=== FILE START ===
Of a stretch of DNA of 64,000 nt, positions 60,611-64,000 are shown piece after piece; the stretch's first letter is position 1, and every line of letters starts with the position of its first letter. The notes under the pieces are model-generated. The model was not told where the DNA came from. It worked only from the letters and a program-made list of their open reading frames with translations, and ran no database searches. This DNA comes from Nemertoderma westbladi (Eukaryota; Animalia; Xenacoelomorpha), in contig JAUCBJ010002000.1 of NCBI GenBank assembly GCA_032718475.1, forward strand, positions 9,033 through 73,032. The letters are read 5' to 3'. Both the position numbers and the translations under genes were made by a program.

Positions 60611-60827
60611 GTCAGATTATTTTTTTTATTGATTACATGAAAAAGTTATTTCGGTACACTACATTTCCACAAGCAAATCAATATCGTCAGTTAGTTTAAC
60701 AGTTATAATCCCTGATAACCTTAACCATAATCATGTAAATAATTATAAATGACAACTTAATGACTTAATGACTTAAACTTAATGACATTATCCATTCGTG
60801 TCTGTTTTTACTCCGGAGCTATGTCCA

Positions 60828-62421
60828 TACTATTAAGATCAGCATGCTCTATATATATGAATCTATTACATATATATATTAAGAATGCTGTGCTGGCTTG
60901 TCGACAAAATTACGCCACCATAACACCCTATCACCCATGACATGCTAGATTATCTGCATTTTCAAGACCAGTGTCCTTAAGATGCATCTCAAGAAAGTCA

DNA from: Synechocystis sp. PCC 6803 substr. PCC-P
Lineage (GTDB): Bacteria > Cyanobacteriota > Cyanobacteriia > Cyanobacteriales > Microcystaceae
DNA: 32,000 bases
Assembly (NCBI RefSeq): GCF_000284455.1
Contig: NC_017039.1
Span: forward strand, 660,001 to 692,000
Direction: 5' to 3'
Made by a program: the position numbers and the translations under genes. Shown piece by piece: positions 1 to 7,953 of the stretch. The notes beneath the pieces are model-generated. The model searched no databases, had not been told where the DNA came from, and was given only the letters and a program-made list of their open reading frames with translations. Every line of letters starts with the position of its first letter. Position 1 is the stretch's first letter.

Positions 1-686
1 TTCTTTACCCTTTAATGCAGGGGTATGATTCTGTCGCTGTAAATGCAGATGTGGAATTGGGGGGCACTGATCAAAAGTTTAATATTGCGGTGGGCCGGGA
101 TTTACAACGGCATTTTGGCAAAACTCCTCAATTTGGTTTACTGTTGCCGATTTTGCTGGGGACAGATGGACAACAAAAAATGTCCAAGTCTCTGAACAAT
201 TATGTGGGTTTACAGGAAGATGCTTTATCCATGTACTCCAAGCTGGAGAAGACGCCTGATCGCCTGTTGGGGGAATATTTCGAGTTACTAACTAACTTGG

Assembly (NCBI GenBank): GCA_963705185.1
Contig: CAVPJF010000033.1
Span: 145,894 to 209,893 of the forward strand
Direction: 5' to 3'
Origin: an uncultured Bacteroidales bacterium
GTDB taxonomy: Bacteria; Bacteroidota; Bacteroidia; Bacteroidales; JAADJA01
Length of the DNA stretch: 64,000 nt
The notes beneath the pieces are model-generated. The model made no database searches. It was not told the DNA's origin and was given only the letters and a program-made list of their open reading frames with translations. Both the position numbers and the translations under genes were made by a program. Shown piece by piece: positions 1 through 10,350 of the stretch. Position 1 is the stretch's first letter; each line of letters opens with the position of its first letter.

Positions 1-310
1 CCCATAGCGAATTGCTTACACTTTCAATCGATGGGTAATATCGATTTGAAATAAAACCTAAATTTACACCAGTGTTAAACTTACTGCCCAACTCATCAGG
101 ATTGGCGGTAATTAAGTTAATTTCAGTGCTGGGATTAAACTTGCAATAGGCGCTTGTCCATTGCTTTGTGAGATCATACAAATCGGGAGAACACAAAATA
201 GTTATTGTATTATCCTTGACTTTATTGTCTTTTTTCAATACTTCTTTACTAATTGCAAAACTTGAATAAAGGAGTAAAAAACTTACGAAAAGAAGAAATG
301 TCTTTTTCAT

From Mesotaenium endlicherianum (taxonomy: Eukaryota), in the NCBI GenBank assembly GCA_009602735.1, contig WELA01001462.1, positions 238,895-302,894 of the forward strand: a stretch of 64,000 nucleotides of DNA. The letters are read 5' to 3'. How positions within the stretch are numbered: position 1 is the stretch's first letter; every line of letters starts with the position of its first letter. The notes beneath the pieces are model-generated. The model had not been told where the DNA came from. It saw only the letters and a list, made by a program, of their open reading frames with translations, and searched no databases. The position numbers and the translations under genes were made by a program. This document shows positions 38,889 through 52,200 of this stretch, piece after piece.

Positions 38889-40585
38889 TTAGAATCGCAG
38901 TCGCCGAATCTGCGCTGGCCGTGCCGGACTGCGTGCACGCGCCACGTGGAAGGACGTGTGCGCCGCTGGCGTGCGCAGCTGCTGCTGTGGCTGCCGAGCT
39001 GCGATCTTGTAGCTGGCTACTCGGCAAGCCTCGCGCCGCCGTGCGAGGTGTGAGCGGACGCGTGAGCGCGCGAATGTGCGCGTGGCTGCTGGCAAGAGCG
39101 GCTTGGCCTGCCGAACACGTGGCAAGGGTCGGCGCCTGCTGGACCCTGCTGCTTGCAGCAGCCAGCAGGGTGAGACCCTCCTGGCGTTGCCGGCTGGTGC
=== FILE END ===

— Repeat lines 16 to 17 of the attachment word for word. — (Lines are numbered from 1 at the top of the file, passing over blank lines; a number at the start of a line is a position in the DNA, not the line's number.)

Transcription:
Made by a program: the position numbers and the translations under genes. Shown piece by piece: positions 1 to 7,953 of the stretch. The notes beneath the pieces are model-generated. The model searched no databases, had not been told where the DNA came from, and was given only the letters and a program-made list of their open reading frames with translations. Every line of letters starts with the position of its first letter. Position 1 is the stretch's first letter.

Positions 1-686